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Faith and coming to God (2)

3.  Faith obeys and works, but never earns.

 

The Scripture speaks of faith working (James 2:22), the “obedience that comes from faith” (Romans 1:5), and even uses “believe” and “obey” interchangeably (see Hebrews 3:19,4:6).  But faith cannot earn any more than someone who is given money could boast of their economic standing. It is a grace-based venture and therefore its very nature excludes boasting. We are His workmanship, not our own.    

 

 

4.  Faith trusts and believes.

 

But maybe the most important action associated with faith is the work of believing in Jesus (John 6:29). It is a looking away from self (and everything else) and an embracing of God. It is exchanging self-reliance and dependency for God-reliance and dependency. I think this is what Jesus was referring to when He spoke of the kingdom belonging to the “poor in spirit.” 

 

 

5.  The power of faith is not in the act of believing but the object of belief.

 

While there may be some residual benefits to believing, faith has no real power in and of itself.  Believing in something does not make it so.  Four hundred and fifty believers in Baal called on him to perform and nothing happened (1 Kings 18).  They danced, prophesied, shouted Baal’s name, and even mutilated themselves on account of their faith but there was no answer from Baal.  Although their faith was genuine the object of their faith was impotent. 

 

It cannot be emphasized too much that what makes the Christian’s faith special is Christ. The faith of some is stronger or more mature than the faith of others. But all believe in Christ and He taught that if faith was genuine, even if it was as tiny as a mustard seed, it had unlimited power because it connected them to One with unlimited power (Matthew 17:20)!

 

 

6.   We come into relationship with God when by faith we repent, confess and are baptized.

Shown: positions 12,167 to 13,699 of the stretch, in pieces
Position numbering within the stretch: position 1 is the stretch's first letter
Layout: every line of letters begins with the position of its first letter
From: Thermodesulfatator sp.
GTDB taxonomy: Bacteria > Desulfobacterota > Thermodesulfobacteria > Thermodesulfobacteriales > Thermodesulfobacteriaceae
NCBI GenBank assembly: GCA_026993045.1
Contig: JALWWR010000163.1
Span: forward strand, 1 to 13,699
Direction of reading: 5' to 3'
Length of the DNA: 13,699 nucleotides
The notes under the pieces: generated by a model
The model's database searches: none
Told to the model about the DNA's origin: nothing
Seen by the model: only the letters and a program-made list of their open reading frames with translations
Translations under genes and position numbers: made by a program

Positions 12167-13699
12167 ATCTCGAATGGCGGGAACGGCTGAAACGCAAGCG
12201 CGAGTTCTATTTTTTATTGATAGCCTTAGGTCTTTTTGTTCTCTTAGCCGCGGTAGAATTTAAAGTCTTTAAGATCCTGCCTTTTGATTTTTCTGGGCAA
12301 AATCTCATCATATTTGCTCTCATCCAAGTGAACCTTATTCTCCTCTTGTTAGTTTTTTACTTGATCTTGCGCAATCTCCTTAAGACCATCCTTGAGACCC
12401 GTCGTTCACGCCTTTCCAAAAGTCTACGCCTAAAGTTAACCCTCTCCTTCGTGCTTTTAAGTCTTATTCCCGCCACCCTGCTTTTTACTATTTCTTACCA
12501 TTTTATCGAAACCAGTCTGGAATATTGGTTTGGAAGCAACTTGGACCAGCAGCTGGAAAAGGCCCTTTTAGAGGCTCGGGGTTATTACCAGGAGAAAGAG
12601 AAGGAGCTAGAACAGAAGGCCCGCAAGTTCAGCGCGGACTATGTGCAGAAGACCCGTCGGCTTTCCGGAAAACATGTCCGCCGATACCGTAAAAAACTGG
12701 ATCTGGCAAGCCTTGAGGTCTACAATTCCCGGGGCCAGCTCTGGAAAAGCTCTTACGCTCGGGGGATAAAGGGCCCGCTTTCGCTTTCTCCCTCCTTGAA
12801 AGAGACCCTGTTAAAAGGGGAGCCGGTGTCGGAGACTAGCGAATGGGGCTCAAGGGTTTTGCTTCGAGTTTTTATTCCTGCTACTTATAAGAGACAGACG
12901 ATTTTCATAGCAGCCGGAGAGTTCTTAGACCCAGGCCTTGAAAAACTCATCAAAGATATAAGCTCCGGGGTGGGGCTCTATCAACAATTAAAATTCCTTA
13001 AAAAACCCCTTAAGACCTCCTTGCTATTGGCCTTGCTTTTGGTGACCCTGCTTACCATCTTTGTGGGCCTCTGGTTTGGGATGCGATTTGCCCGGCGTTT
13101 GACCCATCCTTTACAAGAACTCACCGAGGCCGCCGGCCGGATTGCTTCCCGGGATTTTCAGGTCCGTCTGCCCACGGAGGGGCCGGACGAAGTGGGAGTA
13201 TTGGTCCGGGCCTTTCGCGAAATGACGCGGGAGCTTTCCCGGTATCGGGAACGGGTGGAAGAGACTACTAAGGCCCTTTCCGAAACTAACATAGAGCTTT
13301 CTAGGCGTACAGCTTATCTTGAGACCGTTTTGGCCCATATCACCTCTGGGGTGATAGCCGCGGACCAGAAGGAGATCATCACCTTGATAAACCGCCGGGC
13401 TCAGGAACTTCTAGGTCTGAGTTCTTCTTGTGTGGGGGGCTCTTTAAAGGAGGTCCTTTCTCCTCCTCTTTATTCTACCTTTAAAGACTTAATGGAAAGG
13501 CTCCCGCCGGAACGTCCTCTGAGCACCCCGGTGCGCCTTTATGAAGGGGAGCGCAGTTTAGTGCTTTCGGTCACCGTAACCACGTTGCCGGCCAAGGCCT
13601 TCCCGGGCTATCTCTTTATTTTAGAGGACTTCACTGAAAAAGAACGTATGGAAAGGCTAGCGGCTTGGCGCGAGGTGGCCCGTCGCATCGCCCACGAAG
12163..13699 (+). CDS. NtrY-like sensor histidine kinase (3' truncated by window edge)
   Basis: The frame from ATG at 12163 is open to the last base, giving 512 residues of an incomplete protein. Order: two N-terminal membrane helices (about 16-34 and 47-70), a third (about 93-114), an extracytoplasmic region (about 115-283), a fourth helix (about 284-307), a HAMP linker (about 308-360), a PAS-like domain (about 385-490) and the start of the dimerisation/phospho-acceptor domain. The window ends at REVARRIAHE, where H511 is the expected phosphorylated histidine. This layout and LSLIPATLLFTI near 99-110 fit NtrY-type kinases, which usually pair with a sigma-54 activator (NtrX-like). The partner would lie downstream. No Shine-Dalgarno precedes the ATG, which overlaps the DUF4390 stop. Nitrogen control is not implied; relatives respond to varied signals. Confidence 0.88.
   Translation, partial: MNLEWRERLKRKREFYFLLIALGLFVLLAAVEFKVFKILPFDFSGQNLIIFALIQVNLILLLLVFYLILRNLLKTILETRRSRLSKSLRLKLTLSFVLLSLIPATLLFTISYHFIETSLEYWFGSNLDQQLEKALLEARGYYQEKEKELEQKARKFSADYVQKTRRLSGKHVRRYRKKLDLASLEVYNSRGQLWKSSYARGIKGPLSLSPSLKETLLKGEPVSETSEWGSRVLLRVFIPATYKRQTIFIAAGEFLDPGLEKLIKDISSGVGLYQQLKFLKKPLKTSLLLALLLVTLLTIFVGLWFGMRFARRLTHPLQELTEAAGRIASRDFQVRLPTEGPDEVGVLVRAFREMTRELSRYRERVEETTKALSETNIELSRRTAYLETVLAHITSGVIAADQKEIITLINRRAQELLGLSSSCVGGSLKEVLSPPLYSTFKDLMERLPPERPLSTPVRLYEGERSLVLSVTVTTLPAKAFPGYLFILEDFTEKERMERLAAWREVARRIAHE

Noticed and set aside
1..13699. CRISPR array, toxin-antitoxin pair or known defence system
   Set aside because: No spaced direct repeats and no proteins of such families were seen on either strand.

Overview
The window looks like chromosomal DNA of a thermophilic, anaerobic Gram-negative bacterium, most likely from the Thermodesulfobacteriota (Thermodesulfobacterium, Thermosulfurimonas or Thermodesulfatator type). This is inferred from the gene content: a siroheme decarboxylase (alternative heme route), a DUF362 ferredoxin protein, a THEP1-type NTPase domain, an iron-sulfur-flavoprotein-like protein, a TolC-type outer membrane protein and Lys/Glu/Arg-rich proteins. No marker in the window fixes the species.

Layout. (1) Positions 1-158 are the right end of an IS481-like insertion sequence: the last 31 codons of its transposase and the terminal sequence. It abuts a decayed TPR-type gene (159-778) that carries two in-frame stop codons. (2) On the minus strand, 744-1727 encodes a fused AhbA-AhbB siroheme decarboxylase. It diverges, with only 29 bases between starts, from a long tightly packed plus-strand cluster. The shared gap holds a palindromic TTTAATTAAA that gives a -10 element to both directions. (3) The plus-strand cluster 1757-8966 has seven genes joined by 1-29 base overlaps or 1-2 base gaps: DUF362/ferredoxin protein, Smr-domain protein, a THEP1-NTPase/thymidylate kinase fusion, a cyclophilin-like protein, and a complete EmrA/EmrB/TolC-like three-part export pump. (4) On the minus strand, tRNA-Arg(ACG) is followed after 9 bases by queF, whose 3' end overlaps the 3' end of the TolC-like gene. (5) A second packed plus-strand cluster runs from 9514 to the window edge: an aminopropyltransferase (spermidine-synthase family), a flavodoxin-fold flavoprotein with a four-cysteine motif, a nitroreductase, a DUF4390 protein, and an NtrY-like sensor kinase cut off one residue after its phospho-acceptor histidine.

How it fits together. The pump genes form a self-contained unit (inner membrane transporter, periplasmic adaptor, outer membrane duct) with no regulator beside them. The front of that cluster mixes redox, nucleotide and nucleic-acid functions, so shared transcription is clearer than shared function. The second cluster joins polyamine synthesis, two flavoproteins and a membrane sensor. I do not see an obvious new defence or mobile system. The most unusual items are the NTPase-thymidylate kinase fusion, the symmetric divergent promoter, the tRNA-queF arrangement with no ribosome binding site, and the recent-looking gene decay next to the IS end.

These are the meaningful specifics that faith prompts. See Acts 17:30-31; Romans 10:9-10; and Acts 22:16. It’s a real mistake, to get to a passage like Acts 16:31ff and divorce it from its context by interjecting our own definition of faith. If we allow the text to speak, we’ll see that after Paul tells the jailer to “believe in the Lord Jesus, and you will be saved,” the next three verses tell us what Paul had in mind by the phrase. In v. 32-34, the jailer hears the word of the Lord, washes the wounds of Paul and Silas (repentance), and  is baptized. After this, Luke writes that he rejoiced because he had believed in the Lord. But since his rejoicing took place after he had repented and was baptized, it should be clear that believing in the Lord included repenting and being baptized and not just “accepting Christ into your heart” or saying some similar type of prayer. That’s not what the jailer did!

 

 

7.  Faith is the reaching hand of the flawed man. 

 

I don’t know who said that but it brings to mind Peter walking toward Jesus, sinking down into the water, and then being rescued by Him. Whatever else is true, we’re flawed right down to the bone. Even our response to God is flawed (but still pleasing to Him). None but the Christ ever possessed a “perfect” faith. Yet when we reach up to Him, He responds. Don’t let your flaws keep you from reaching up to Him! 
 
 
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